Veterans centre that “shouldn’t need to exist” marks first year milestone
VCA CEO, Nikki Noakes
A year after opening its doors to the nation, a veterans’ centre that admits it shouldn’t need to exist continues to be inundated with clients.
Veterans Centre Australia (VCA), a not-for-profit charity providing professional support and advocacy services to current and former servicemen, servicewomen and their families, reports that demand for its services has increased by 120% in the last 12 months.
Since the release of the Royal Commission into Defence and Veteran Suicide interim report in August, client enquiries to the centre have risen by 10%. There is now a four to six week waiting list for VCA clients to access support services.
VCA CEO, Nikki Noakes, said despite increased government focus on Australian Defence Force (ADF) veterans’ welfare over the past five years, demand for transition support is showing no signs of slowing.
“The sad reality is that a service like ours should not have to exist. The government programs currently available to veterans are not always consistent and can be met with barriers for engagement.
“Around 30% of our clients come to us having an unsatisfactory experience elsewhere, as they struggle to navigate a complex Veterans’ Affairs system which usually exacerbates their stress levels.
“Military legislation is far too complicated, and no longer practical to support the changing and unique needs of veterans and their families.”
Ms Noakes believes VCA will need to increase its resources in coming years as it guides Australian veterans and their families towards wellbeing and resilience.
“At VCA, we recognise that everyone’s transition experience is different, shaped by a different set of circumstances, and an infinite combination of multifaceted needs. There is no one-size-fits-all model.
“Our team provides levels of support ranging from urgent high risk intervention at a tactical nature, through to deliberate on-base engagements and long term wellbeing and care assistance.
Nikki enlisted into the Royal Australian Navy (RAN) as a Maritime Logistics Officer in January 2008 after completing a Bachelor of Commerce at the University of New England.
She enjoyed a 10 year career in the RAN, serving on the HMAS Newcastle and Kanimbla; and was appointed Decommissioning Officer for HMAS Sydney IV and as a Logistics Liaison Officer in Hawaii.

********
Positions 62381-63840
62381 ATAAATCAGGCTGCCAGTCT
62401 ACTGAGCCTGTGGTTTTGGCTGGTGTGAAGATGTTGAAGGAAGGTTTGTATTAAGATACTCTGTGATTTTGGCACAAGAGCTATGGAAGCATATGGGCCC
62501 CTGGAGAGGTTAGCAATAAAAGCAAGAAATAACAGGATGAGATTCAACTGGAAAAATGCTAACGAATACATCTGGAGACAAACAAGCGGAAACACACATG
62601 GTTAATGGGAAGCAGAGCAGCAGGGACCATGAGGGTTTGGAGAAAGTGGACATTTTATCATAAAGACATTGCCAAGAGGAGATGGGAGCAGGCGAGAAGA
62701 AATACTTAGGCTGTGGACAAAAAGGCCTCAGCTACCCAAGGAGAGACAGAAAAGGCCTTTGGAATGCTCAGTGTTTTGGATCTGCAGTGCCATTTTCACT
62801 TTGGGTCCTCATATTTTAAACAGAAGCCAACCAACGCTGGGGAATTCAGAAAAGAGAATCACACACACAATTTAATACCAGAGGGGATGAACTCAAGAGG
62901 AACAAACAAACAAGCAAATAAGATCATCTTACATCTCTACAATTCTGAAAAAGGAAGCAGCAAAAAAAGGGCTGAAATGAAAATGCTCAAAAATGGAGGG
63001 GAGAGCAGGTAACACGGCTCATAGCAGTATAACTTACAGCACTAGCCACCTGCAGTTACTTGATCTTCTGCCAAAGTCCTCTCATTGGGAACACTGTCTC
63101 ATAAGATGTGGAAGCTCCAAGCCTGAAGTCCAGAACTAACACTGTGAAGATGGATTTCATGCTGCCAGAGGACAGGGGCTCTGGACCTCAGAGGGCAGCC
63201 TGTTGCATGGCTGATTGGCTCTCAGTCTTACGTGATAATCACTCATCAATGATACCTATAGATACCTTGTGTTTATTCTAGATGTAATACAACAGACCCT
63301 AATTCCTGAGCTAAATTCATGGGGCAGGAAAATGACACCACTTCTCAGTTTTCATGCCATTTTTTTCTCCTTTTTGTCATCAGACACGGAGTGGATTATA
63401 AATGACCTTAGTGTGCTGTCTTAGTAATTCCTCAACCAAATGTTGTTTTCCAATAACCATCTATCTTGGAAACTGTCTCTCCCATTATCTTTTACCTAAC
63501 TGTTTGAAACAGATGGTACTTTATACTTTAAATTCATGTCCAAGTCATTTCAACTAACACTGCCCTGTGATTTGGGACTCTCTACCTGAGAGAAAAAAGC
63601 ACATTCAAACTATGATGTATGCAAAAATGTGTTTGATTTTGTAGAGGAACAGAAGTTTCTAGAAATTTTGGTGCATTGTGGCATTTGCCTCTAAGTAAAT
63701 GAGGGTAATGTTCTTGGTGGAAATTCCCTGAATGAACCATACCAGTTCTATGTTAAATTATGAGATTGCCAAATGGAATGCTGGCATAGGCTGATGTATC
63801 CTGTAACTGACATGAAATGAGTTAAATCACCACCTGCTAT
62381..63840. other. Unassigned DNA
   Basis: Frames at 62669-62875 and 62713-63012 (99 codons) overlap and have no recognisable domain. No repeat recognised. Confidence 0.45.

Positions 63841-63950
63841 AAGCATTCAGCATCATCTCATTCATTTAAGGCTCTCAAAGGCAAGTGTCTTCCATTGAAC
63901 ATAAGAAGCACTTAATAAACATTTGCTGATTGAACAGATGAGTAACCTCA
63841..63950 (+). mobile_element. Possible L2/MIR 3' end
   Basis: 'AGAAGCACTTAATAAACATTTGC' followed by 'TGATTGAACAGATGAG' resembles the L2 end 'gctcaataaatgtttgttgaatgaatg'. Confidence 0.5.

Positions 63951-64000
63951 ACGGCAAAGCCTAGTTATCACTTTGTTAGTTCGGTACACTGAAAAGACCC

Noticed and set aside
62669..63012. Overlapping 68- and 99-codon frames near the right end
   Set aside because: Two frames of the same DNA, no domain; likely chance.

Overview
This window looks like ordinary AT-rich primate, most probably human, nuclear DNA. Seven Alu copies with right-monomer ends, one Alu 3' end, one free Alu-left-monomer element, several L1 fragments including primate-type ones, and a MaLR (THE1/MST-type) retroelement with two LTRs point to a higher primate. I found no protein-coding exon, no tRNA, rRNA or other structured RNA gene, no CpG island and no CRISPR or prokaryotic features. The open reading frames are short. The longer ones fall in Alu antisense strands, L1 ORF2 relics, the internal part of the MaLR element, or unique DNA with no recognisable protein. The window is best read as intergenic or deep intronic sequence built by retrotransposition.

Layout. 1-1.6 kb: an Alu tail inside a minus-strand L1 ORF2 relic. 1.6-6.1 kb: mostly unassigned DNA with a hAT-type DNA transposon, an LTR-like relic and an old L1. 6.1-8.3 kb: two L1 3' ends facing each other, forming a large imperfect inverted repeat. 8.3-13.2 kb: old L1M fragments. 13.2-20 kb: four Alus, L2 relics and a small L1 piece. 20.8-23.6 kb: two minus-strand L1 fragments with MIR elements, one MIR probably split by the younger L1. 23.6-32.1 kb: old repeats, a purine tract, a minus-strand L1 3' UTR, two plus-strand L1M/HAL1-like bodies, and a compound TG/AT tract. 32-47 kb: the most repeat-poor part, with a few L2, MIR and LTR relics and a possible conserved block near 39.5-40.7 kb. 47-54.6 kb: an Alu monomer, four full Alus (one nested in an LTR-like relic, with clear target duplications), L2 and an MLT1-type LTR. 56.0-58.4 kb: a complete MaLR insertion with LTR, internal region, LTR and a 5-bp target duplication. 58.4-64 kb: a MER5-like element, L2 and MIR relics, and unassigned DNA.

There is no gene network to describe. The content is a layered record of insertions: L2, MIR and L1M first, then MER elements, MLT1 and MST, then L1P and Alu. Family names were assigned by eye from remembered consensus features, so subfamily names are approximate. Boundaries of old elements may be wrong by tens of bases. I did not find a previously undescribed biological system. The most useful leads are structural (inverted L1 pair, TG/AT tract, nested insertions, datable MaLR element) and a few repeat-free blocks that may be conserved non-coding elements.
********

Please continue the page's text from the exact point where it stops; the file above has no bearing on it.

In 2018, she voluntarily transitioned to the Naval Reserve Force after completing further studies in Business and Strategic People Management, then spending two years as the Group HR Manager for a civil construction company.
In 2020, Nikki returned to the ex-service community to support the Veterans Centre through COVID-19 and engage with local government and health organisations to connect veterans and families with professional support services.
Nikki grew up in a military family and understands the ex-service community and culture as both a veteran and dependent.
“We work really hard to connect veterans and their families with a range of support services and programs so that they are informed and resourced to better respond to their own individual health, social and physical needs, both during and post their ADF transition periods,” she said.
“Our programs are all about empowering veterans with the knowledge and connections that they need to go on to lead a fulfilling life.”
After servicing the Northern Beaches area of Sydney for a decade, VCA expanded to become national last year, due to growing demand.
VCA Board Chair, Ryan Carmichael, said although the veteran community had faced immense challenges over the past few years, this had generated a fresh spotlight on the sector, with an increased focus on veterans’ wellbeing and employment initiatives.
“VCA has maintained a laser-like focus on supporting veterans and families to ensure we can achieve positive and sustainable outcomes for those who seek and need assistance," he said.
Naval officer Catherine Harvey, who has been in the service for 28 years and is still serving, was diagnosed with PTSD following two tours of Afghanistan.
Catherine said having VCA handle all the paperwork around her PTSD claim took all the stress away.
“Just trying to work out the system and make a claim was seriously messing with my mental health. I handed over my medical records, I was assigned an advocate, then they took over and told me what I was able to claim. Their business model is just fantastic,” she said.
“To have someone else manage this process for me just completely lifted the load, in every respect.”
Veterans Centre Australia is a not-for-profit charity that provides professional support and advocacy services to current and former servicemen, servicewomen and their families.
Wellbeing is VCA’s core focus and it supports its clients in three ways:
- through care coordination - offering a pathway to access civilian support services;
- military legislation advocacy support - ensuring veterans receive the right entitlements from the Department of Veterans’ Affairs;
- training and education - providing mental health first aid and suicide prevention training to volunteers working within the ex-service community.
Originally established in 2012 for veterans in Sydney’s Northern Beaches, more than half of VCA’s clients now live outside this area, and are spread throughout Australia.
VCA now proudly supports 526 clients across Australia and is looking to further develop the centre in line with government initiatives.
Find out more at: www.veteranscentre.org.au
September 2021 Profile of the Week: Veterans Centre Australia
Phone: 0409 154 074
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